Dr. Joel Wallach, in his video ‘Dead Doctors Don’t Lie”, reported on a Major Health Study that stated; “Just one 12 oz. carbonated drink per day of any kind, sweetened or diet, would increase Diabetes Risk by 77%. And 2 carbonated drinks per day would increase Diabetes Risk to 100%!”
The studies on this are all over the place from 1 drink per week equals a 33% diabetes risk increase to 1 drink per day equals 25% risk increase.
But the bottom line is, who drinks only one per day or one per week?
We simply took the “1 drink per week equals a 33% diabetes risk increase”, and increased the rate to by a factor of 5, or 5 drinks per week. If 1 drink per week increases risk by 33%, then 5 per week should equal 100% or more!
Here are the articles and video:
Even 1 Soda a Day Can Hike Your Diabetes Risk
It’s not just soda, either. A study fingers energy drinks, sweetened tea, and other sugary beverages
By HANNA DUBANSKY
A soda a day? That’s not so bad—a 150-calorie blip, burned off with a brisk half-hour walk. But it’s not only your waistline that’s at stake. A study released today in the journal Diabetes Care found that people with a daily habit of just one or two sugar-sweetened beverages—anything from sodas and energy drinks to sweetened teas and vitamin water—were more than 25 percent likelier to develop type 2 diabetes than were similar individuals who had no more than one sugary drink per month. Since the overall rate of diabetes is roughly 1 in 10, an increase of 25 percent raises the risk to about 1 in 8. One-a-day guzzlers in the study also had a 20 percent higher rate of metabolic syndrome, a collection of indicators such as high triglyceride levels suggesting that diabetes is not far off.
“Previous studies have shown that sugar-sweetened beverages are strongly associated with weight gain,” says lead author Vasanti Malik, a research fellow in the Harvard School of Public Health Department of Nutrition, who says the decision to examine the relationship between sugar-sweetened beverages and risk of diabetes was “the logical next step.”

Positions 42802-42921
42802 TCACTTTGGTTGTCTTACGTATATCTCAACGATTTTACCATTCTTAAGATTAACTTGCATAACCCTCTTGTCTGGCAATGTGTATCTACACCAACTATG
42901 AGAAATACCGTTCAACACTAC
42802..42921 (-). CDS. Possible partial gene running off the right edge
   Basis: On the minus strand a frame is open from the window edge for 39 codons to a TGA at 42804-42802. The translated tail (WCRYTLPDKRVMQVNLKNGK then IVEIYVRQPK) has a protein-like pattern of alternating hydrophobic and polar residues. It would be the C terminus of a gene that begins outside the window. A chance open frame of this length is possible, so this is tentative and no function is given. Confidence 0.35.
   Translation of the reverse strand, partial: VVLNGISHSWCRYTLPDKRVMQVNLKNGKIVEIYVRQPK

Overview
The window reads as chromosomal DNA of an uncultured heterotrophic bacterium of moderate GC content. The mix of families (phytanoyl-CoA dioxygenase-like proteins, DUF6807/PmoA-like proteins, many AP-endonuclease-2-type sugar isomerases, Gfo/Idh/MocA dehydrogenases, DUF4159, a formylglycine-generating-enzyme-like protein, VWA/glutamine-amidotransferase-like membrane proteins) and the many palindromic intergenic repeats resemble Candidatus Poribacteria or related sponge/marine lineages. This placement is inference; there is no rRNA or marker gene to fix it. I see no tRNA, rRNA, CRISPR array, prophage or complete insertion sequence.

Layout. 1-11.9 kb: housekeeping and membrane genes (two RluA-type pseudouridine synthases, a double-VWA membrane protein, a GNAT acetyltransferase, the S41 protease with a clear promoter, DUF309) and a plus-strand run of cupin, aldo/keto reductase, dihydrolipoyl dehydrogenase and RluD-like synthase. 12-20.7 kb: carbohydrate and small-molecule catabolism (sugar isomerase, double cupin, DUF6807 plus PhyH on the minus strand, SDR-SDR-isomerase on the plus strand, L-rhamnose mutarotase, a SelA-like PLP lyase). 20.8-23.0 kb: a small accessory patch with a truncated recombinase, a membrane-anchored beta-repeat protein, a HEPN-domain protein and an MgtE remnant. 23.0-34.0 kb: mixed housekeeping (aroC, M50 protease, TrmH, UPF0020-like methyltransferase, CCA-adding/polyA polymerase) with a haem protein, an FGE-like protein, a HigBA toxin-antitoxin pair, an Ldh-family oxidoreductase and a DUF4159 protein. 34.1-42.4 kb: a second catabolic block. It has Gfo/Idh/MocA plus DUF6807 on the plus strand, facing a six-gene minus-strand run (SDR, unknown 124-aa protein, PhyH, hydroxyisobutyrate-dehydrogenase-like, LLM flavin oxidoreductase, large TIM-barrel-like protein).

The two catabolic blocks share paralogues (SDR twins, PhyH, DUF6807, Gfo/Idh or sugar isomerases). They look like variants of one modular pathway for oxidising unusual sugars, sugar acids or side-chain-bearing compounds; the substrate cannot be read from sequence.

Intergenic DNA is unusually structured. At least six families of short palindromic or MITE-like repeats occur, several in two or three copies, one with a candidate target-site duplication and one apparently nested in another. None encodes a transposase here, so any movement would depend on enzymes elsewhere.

[To Cut Diabetes-Related Heart Risks, Diet and Exercise May Beat Drugs]
The researchers conducted a study of studies—a meta-analysis—to reach their conclusions. They identified eight studies with enough data to let them check for a link between sugary drinks and type 2 diabetes and three similar studies of metabolic syndrome. The largest diabetes study, which followed more than 91,000 American women ages 24 to 44 for eight years, made the strongest case for a relationship, and it wasn’t just because higher consumption of sweetened drinks added excess calories that turned into pounds. While weight gain is a known diabetes risk factor, the diabetes-beverage link persisted even after adjusting for that. “Other factors independently put you at risk for developing diabetes,” says Malik.
The main one is spikes in blood glucose and insulin because sweetened drinks are often consumed quickly and in large quantities and their sugar content is rapidly absorbed. Frequent spiking can lead to insulin resistance, inflammation, and hypertension—often precursors to diabetes. High-fructose corn syrup, the sugar in many sweetened drinks, is emerging as possibly riskier than other sugars because it seems to produce more belly fat. Fat that accumulates around the middle is closely tied to high blood pressure and other cardiovascular problems.